Before you see Welcome to Marwen, stream the documentary about the true story behind it

Every week, new original films debut on Netflix and other streaming services, often to much less fanfare than their big-screen counterparts. Cinemastream is Vox’s series highlighting the most notable of these premieres, in an ongoing effort to keep interesting and easily accessible new films on your radar.

Marwencol

The premise: Marwencol is a 2010 documentary about the extraordinary artist and photographer Mark Hogancamp, who constructs intimate fantasy worlds with deeply personal narratives in his backyard. (It’s also the basis for the Steve Carell film Welcome to Marwen, opening in theaters December 21.)

What it’s about: Mark Hogancamp, who lives in Kingston, New York, was attacked by five men outside a bar one night; he spent nine days in a coma and another 40 days in the hospital, recovering. Ultimately, his injuries left him with brain damage and amnesia about his life before the attack.

Unable to afford therapy (because Medicaid stopped paying for it), Hogancamp developed his own elaborate form of it: Creating an elaborate fantasy world in his own backyard, with the help of dolls. He calls the town he builds “Marwencol” (a portmanteau of pieces of his name, his ex-wife’s name, and the name of a woman he’s in love with), sets it in World War II-era Belgium, and constructs an ongoing narrative about the residents of the town. The dolls who live in Marwencol represent people Mark knows in real life — friends, waitresses at the bar where he works — as well as Mark himself, whose doll is a brave soldier.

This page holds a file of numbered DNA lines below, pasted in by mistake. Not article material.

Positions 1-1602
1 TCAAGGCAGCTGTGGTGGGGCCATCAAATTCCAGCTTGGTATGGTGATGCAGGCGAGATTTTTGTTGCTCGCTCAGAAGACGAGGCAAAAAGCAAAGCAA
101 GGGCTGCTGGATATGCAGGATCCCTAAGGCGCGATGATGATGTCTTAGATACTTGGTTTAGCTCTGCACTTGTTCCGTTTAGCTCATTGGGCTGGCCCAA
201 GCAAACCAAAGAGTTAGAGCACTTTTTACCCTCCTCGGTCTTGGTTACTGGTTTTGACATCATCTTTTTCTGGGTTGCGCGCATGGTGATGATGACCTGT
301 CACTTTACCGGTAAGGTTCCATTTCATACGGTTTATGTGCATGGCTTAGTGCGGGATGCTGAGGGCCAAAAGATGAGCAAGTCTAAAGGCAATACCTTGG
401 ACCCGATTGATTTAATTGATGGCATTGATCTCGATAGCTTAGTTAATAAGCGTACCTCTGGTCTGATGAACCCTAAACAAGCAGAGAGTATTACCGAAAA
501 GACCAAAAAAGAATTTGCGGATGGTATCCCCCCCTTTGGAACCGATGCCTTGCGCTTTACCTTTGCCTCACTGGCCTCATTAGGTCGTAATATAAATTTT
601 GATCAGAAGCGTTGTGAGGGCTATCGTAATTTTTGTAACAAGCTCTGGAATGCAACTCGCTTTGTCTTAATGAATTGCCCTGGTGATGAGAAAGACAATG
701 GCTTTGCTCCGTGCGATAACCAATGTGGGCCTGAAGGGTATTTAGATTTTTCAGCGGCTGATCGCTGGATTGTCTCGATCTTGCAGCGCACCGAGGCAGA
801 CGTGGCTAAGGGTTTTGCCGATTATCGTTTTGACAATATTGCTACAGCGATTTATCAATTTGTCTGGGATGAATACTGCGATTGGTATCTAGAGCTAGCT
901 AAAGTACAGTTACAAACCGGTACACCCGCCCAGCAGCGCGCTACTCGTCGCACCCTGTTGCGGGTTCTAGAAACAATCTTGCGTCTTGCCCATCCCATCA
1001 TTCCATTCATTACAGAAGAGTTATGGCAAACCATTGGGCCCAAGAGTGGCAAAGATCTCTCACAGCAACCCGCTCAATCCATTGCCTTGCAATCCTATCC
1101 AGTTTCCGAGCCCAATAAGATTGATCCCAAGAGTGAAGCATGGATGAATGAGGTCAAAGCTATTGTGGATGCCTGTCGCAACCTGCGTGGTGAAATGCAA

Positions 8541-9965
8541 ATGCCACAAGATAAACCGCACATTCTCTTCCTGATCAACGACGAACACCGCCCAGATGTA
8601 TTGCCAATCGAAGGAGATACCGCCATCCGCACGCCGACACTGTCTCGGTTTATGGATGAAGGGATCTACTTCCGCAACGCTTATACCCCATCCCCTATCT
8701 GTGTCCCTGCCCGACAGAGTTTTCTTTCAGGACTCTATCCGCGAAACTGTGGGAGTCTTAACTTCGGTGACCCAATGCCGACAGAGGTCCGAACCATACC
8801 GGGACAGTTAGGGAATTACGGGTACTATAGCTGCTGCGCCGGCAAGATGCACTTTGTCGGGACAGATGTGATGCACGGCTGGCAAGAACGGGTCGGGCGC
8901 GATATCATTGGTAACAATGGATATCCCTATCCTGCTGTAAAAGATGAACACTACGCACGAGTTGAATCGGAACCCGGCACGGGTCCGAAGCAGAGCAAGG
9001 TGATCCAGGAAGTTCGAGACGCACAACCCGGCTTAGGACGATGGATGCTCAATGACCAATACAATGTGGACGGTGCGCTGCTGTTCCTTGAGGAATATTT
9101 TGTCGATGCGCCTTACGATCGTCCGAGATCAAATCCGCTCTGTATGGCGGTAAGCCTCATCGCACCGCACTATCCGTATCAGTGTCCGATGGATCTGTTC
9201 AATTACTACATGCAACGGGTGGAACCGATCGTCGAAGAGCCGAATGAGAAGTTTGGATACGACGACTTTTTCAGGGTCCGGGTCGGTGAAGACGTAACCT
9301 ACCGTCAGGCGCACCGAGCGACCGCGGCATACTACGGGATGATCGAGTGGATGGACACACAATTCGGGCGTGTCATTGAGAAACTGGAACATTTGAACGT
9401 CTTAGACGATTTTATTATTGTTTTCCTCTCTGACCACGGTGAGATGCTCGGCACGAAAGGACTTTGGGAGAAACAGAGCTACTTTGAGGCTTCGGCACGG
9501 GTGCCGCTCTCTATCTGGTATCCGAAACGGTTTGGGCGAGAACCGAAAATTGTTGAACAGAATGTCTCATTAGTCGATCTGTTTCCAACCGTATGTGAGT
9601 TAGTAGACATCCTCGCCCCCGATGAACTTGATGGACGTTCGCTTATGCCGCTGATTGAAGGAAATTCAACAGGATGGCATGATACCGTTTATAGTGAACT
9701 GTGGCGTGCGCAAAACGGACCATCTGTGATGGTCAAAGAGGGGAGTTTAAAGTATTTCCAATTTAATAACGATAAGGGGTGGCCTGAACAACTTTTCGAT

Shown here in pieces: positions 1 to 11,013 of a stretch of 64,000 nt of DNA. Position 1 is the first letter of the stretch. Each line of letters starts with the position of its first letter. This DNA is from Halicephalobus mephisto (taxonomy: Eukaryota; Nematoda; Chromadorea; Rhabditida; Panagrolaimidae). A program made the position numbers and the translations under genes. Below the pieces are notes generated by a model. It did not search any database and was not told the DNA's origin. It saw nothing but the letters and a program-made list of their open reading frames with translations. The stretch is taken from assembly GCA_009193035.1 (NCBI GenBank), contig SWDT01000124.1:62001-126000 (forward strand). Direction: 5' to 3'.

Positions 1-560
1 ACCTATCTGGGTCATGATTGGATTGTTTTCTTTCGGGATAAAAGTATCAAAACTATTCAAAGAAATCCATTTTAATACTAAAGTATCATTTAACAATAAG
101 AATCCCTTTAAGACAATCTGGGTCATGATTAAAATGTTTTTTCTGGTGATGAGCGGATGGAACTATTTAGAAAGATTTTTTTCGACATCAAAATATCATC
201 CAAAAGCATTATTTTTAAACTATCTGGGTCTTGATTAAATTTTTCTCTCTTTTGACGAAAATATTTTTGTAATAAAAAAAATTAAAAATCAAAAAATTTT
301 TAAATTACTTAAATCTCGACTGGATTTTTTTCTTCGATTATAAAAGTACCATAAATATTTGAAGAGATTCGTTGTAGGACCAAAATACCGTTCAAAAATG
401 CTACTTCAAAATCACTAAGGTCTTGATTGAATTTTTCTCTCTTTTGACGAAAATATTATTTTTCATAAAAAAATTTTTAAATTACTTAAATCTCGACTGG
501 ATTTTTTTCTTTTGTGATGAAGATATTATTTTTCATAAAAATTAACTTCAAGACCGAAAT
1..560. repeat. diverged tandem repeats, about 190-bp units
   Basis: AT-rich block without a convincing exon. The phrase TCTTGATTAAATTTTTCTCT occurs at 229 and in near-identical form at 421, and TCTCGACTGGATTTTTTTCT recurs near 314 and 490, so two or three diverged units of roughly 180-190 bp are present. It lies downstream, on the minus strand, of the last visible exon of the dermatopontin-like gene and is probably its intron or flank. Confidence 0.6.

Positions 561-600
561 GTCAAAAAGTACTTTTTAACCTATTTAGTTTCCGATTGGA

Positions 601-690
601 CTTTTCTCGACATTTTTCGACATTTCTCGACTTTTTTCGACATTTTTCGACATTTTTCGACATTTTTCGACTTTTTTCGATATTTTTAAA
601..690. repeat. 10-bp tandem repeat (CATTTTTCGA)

Director Jeff Malmberg puts Hogancamp front and center in Marwencol, letting him tell his own story and sensitively allowing him to reveal some of the more intimate details of his life at his own pace (his love for wearing women’s high heels, for instance). Hogancamp also photographs the scenes he creates, with an almost preternatural sense for how to pose them to represent real life. While the documentary is being made, his photographs are discovered almost by happenstance, by a friend with connections to the art world — and Hogancamp finds himself with an exhibition at a gallery in Greenwich Village.

Marwencol certainly had the potential to be exploitative, given its subject matter. But Malmberg hangs back, allowing the character of Hogancamp — rather than any contrivance or “plot” — to power the film. And it works. Marwencol brings you into Hogancamp’s world as a guest, and as his story slowly unfolds, you come to understand what these stories really mean to him and to his mental health. It’s a quiet, extraordinary film, and especially worth revisiting now that Robert Zemeckis’s fictionalized version, Welcome to Marwen, is being released.

Critical consensus: Marwencol has a score of 83 on Metacritic. At the Boston Globe, Ty Burr writes that it’s “a strange and very beautiful documentary about the gray area between obsession and art — about the compulsive need to create something when the world leaves you with nothing.”

Where to watch: Marwencol is streaming on Kanopy, which is available to public library card holders at thousands of libraries across the country (you can check for your local library here). It is also available to digitally rent on iTunes.